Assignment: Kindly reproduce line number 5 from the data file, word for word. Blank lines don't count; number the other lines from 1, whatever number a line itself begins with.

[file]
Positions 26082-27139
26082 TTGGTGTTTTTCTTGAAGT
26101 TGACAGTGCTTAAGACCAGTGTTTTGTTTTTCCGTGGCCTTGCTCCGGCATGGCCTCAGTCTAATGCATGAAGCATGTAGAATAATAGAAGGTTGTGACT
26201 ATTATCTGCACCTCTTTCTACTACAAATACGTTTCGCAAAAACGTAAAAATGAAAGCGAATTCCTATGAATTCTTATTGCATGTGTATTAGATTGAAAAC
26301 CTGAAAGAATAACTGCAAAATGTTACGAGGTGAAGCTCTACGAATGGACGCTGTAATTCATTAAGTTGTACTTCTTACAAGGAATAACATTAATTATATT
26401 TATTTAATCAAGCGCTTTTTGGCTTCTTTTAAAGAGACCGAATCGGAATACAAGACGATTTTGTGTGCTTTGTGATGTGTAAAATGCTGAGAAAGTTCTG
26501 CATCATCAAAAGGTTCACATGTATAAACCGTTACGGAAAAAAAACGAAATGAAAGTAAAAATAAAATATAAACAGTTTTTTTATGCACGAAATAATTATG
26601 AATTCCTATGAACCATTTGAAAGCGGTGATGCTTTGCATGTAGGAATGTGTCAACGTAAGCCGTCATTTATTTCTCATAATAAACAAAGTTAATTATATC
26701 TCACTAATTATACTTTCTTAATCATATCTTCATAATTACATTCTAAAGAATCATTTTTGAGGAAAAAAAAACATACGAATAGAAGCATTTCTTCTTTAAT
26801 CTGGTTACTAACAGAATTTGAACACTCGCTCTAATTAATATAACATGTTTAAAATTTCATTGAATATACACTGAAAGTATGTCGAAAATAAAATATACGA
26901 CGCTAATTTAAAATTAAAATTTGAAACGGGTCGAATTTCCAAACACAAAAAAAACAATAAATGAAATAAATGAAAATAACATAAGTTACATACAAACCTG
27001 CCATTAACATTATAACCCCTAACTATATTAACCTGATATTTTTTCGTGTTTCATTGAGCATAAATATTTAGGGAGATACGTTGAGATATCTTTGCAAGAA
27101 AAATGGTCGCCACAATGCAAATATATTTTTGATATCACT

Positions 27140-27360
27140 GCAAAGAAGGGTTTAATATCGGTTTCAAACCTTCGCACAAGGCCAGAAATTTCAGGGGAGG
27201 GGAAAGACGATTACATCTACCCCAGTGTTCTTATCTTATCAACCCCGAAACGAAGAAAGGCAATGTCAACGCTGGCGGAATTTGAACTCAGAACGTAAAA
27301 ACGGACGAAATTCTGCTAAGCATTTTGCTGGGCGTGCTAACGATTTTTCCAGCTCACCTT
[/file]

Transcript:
26301 CTGAAAGAATAACTGCAAAATGTTACGAGGTGAAGCTCTACGAATGGACGCTGTAATTCATTAAGTTGTACTTCTTACAAGGAATAACATTAATTATATT